Everything You Need to Know About the Dusting Attack

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What actually happens and why?

A dusting attack involves sprinkling crypto wallets with miniscule amounts of crypto to connect multiple addresses to a single owner. Some articles vaguely touch upon the logic behind the attack, while others dismiss it as a marketing tactic that misfired.

One article even states that it is a ploy to foil blockchain analytics tools, claiming that it is “an attempt to dust every address with money laundering funds, thereby soiling virtually every user’s reputation.”

But we’re sure there’s more to it….

“After dusting multiple addresses, the next step of a dusting attack involves a combined analysis of those various addresses in an attempt to identify which ones belong to the same wallet,” Binance explains in this very interesting video and article. “The goal is to eventually be able to link the dusted addresses and wallets to their respective companies or individuals. If successful, the attackers may use this knowledge against their targets, either through elaborate phishing attacks or cyber-extortion threats.”

But the blockchain is transparent anyway, isn’t it? So what information do attackers gain from the dust that they can’t get by just looking at the blockchain? Why send any dust at all?

The answer lies in “hierarchical deterministic wallets” (HD wallets) and the logic they use in determining which unspent transaction outputs (UTXO) will be used to make a payment. Essentially every unspent amount in your wallet is a UTXO.

Let’s look at an example. Tim is a crypto enthusiast who uses an HD wallet. He HODLs 500 BTC in one address. He also trades on an exchange and uses his wallet to make transactions.

A snapshot of Tim’s HD wallet. HD wallets are far more complicated with multiple UTXOs of varying denomination under each address, but we’re keeping it simple for clarity.

If Tim sends 3.2 BTC to Binance, UTXO 2 and UTXO 4 amounting to 3.5 BTC (the transaction fee also needs to be taken into account) are picked up and sent to the exchange.

If Tim spends 1.35 BTC at Amazon, UTXO 5 and UTXO 7 amounting to 1.6 BTC are picked up.

If Tim sends 1.2 BTC to a friend, UTXO 6 and UTXO 8 amounting to 1.4 BTC will be picked up.

In all situations, change, if any, minus the transaction fee is sent back to completely new addresses in Tim’s HD wallet.

Note that only the UTXO closest to the amount to be paid is selected.

It is always approximately 3.2, 1.35, 1.2 or any other small amount that Tim would like to trade. The 500 BTC is never picked up; therefore, the address containing it is not exposed, and hence it cannot be connected to the other addresses from where the UTXO is being sent. There’s no way to trace it to Tim even if this address is available on the blockchain.

And here’s where the dust helps!

Anna wants to find the identity of the address containing 500 BTC, so she sends some dust (0.000005 BTC) to that address. Note that the dust is also UTXO, it’s called dust because it’s so insignificant, even lesser than the minimum transaction fee required to send crypto. Anna can be a government entity or a service connected to identifying people in crypto. She could also be a hacker.

A snapshot of Tim’s HD wallet. HD wallets are far more complicated with multiple UTXOs of varying denomination under each address, but we’re keeping it simple for clarity.

Tim fails to recognize the dust, and continues to trade with Binance, shop, and pay his friends. As long as the dust isn’t picked up, there’s no real problem. It’s important to note that different HD wallets employ their own strategy to pick up UTXO. However, if the dust is picked up along with the other UTXO in any future transaction, it is broadcast on the blockchain and the address is exposed.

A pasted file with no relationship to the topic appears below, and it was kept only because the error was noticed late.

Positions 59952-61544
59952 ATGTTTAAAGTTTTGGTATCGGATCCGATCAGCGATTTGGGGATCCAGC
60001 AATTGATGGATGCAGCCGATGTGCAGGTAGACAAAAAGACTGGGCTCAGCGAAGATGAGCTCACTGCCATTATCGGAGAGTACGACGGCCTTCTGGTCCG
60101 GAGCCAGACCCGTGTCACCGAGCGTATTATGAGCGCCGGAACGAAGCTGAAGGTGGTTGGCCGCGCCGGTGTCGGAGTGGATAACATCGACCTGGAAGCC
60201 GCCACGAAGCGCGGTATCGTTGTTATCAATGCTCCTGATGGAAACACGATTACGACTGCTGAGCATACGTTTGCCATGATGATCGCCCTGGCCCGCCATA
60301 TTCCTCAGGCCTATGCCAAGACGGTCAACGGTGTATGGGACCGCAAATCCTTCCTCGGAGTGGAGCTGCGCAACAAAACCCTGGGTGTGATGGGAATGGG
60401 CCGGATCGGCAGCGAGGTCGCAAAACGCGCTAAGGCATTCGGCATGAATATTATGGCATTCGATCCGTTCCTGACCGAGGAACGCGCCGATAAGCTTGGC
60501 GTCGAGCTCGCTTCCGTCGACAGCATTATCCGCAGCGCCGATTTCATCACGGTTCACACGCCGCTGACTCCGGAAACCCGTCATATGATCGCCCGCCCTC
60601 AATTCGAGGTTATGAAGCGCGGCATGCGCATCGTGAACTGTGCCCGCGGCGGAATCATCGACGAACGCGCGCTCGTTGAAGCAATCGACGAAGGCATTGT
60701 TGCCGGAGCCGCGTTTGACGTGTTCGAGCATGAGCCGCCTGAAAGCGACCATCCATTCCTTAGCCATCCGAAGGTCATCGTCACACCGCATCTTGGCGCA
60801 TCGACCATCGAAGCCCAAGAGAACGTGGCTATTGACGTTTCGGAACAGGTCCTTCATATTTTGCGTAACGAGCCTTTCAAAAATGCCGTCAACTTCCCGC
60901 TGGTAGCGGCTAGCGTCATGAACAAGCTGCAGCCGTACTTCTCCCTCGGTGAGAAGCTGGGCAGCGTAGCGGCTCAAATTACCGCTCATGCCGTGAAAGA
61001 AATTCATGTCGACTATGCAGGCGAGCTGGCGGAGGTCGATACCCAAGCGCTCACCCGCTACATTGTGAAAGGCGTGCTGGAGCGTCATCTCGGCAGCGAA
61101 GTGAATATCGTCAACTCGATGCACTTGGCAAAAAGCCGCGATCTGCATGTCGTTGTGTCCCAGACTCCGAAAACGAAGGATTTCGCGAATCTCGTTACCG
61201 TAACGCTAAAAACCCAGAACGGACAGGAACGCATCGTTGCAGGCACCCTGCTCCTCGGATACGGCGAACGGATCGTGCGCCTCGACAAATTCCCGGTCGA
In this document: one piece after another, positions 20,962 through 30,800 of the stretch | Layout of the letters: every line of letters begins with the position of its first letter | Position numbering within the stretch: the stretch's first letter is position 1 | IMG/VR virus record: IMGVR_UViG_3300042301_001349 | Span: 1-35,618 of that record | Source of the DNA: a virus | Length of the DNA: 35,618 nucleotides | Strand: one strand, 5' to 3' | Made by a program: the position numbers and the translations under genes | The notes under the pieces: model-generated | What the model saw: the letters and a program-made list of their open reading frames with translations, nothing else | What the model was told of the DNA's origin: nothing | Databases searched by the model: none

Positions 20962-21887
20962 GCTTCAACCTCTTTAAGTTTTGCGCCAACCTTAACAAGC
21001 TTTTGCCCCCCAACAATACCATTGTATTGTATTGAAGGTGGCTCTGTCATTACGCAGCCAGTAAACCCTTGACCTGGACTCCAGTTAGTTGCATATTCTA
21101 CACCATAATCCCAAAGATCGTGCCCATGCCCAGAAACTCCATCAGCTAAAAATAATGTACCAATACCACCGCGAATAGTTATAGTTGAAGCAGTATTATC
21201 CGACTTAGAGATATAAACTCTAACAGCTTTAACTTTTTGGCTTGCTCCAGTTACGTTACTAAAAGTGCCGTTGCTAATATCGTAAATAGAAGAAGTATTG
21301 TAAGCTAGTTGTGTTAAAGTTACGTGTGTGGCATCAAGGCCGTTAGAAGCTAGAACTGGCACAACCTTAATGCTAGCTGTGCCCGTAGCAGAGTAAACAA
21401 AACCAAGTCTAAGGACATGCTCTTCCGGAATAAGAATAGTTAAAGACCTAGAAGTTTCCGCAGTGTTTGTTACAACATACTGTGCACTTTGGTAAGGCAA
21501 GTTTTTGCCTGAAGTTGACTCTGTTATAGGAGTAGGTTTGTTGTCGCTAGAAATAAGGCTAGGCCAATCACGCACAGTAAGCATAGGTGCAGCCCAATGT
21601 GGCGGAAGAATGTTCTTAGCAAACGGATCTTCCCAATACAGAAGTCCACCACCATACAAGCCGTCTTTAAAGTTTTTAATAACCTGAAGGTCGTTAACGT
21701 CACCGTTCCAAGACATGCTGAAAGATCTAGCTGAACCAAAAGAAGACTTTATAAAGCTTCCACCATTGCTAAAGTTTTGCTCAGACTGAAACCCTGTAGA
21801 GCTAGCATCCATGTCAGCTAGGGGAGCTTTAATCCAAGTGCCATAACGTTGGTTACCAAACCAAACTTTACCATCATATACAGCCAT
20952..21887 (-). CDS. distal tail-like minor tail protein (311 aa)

When that happens, Anna will be able to track all the addresses related to the dusted address that contains the 500 BTC. And it doesn’t stop there. If the dust has been picked up with UTXO 5 from Address 4, for example, Anna will be able to see the entire transaction history for Address 4 — shops visited, payments made, trades with Binance, every single transaction is up on the blockchain.

If Anna is a hacker, things can get ugly! Hackers can use dust to identify their victims and then subject them to phishing attacks and cyber-extortion.

Dusting makes it easier for government authorities to track how much crypto you hold. All they need to do is contact or issue a subpoena to the exchange after your accounts have been dusted. It is common knowledge that many cryptocurrency exchanges collect personal data through a KYC verification process, so when users move funds between their personal wallets and exchange accounts, they run the risk of being being de-anonymized.

So, how do you protect your identity?

  • Private wallet holders are usually targeted by dusting attacks. Therefore, it’s important to keep track of incoming funds. Some wallets have the provision that allow you to mark such small unknown deposits in your wallet, so that you never use this UTXO for further transactions.
  • Another option is to transfer the amount in the dusted address to a new HD wallet. We recommend that you have two HD wallets — one to store big UTXO and another for small UTXO. If you do this, they will never be mixed and you will not risk sending them to a centralized service in a bundle transaction.

You must be thinking …if I do that, how do I transfer crypto from the HD wallet that contains all the big UTXO to the one that contains the small UTXO without being tracked as this transaction will be on the blockchain?

Please follow us for the answer, which will be explained very soon in another article.

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